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thd9791

Master Member
RPF PREMIUM MEMBER
I know we've beat some of these things to death, but I am in the process of making my own black buttons. What are everyone's theories, beyond what has been found here already?

I've seen them sit at different angles suggesting they're separate, but then what is this in between?
Screen Shot 2021-03-18 at 6.19.40 PM.png
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Also, found part or real...

is there something behind them? (look on the right side)
Screen Shot 2021-03-18 at 6.16.41 PM.png
 

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BRRogers

Sr Member
RPF PREMIUM MEMBER
The nicer/newer castings have an indication of that bar.
personally I think when they repurposed the Yuma box they also squared off the end of the lever and used a jewelers file to make it resemble two buttons.

there’s no photo I’ve seen of the inside of that side of the box but I have a feeling that what we see just behind it is the attachment (machine screw?)
 

thd9791

Master Member
RPF PREMIUM MEMBER
Is the "bar" you're talking about only at the bottom of the black buttons? trying to confirm if what I'm seeing is just a shadow

I had thought that might be a hole or a place for screws. If it's metal... it would be painted, and probably scratched at some point.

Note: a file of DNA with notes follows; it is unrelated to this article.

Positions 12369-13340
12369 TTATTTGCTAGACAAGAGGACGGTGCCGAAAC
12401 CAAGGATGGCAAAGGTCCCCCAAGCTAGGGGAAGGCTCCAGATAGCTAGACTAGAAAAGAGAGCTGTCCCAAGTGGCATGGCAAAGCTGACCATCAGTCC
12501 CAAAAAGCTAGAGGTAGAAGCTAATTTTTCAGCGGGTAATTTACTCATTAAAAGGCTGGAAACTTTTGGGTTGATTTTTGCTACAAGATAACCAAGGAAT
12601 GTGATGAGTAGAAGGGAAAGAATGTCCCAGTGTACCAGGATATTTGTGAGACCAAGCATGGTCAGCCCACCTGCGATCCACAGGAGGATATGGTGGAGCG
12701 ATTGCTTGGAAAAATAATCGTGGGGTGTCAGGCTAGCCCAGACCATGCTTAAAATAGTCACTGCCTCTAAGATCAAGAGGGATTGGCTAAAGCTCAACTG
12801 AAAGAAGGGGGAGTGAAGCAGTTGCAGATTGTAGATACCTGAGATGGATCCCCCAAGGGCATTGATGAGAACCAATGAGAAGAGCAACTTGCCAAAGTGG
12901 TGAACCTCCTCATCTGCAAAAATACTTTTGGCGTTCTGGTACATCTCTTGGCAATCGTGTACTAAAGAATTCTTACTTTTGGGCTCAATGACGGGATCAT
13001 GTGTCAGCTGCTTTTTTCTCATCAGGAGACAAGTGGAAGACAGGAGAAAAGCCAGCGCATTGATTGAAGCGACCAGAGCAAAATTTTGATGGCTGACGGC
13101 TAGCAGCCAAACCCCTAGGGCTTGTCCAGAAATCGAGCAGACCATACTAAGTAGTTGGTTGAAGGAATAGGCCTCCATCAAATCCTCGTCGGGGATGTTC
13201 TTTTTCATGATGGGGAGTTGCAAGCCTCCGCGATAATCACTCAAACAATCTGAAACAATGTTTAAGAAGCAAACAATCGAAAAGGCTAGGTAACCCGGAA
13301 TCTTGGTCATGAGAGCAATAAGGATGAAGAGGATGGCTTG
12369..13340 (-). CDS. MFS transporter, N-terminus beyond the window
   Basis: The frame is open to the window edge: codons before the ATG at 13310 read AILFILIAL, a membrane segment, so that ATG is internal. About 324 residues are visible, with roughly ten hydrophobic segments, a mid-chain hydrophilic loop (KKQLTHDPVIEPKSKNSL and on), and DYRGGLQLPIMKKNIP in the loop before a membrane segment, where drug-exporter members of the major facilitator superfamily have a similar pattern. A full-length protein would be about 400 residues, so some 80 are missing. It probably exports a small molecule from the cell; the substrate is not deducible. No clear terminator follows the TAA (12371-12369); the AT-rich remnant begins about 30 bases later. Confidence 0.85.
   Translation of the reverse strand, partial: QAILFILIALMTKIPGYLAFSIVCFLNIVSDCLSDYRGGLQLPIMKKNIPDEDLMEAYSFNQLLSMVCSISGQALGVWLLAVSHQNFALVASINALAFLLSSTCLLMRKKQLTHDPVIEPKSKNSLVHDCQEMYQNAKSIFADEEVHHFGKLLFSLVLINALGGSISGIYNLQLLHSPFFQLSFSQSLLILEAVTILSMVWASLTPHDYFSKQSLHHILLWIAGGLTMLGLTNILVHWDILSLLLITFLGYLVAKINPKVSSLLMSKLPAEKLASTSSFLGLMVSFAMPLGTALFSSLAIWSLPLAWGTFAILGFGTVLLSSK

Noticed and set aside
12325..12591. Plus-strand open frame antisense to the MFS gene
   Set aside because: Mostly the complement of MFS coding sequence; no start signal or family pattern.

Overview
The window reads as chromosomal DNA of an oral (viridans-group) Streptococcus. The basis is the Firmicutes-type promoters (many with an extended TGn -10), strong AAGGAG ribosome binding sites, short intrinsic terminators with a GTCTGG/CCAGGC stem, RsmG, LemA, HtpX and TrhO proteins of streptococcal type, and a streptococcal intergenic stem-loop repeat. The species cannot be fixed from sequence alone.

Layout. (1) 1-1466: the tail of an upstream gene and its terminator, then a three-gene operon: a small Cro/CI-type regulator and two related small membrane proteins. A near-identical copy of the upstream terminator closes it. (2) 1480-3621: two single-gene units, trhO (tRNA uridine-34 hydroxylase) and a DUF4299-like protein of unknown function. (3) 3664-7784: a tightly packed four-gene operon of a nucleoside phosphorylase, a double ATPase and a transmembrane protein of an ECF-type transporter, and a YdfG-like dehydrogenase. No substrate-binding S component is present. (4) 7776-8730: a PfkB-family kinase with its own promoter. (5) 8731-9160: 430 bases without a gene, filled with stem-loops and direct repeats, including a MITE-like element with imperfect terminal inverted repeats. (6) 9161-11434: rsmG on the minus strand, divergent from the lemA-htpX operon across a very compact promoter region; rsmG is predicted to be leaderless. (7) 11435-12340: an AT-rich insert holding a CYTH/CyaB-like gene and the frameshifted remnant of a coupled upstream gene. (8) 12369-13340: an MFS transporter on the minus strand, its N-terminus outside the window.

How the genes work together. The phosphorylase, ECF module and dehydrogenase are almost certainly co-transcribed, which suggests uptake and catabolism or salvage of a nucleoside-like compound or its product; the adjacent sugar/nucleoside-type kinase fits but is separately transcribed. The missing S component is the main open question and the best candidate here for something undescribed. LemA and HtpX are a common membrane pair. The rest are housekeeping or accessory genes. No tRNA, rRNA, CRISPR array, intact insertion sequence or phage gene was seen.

The interesting thing about this bar is that you can see the buttons poking out at different angles, and at different depths
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I'm guessing thats why they reflect different amounts of light here
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BRRogers

Sr Member
RPF PREMIUM MEMBER
The buttons had been uniform at one time... but if there’s only a little bar (yes low) down there— well I think we’ve all assumed now that it was dropped on the control box at some point. If the metal bent they could have said ‘leave it be’.
I know I probably would have (most times the second round you try and fix anything that small it will snap)

that’s my conjecturing anyway
 

DaveP

Sr Member
I know we've beat some of these things to death, but I am in the process of making my own black buttons. What are everyone's theories, beyond what has been found here already?

I've seen them sit at different angles suggesting they're separate, but then what is this in between?
View attachment 1438076 View attachment 1438077
Also, found part or real...

is there something behind them? (look on the right side)
View attachment 1438075
I spent months trying to find it Tom, believing that it was either a rocker (channel up/channel down) switch, or possibly a slider cap. As Bryan said, it did used to be straight, so I think it was originally one piece. I assume it was damaged the same time as the rails and red triangle.

I was going to do a whole thread about it because I got a bit obsessed about it at one stage. I've kind of given up now, having exhausted every avenue. Including vintage catalogues from the years leading up to production.

The closest I found so far is this:

$_20.jpg


But I believe this model was produced after filming. There's a refurb video on YouTube too and the buttons aren't quite right (no groove on top and bottom.

I still think it could be something *like* this:

73f2b7d5286207c2a272981598c55b0b.jpg


Like I said though, I've given up for a while. For my own sanity! :lol:

I could simply have been made in house, but then I do wonder why they'd go to the trouble of adding a perfect dividing line?
 

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rory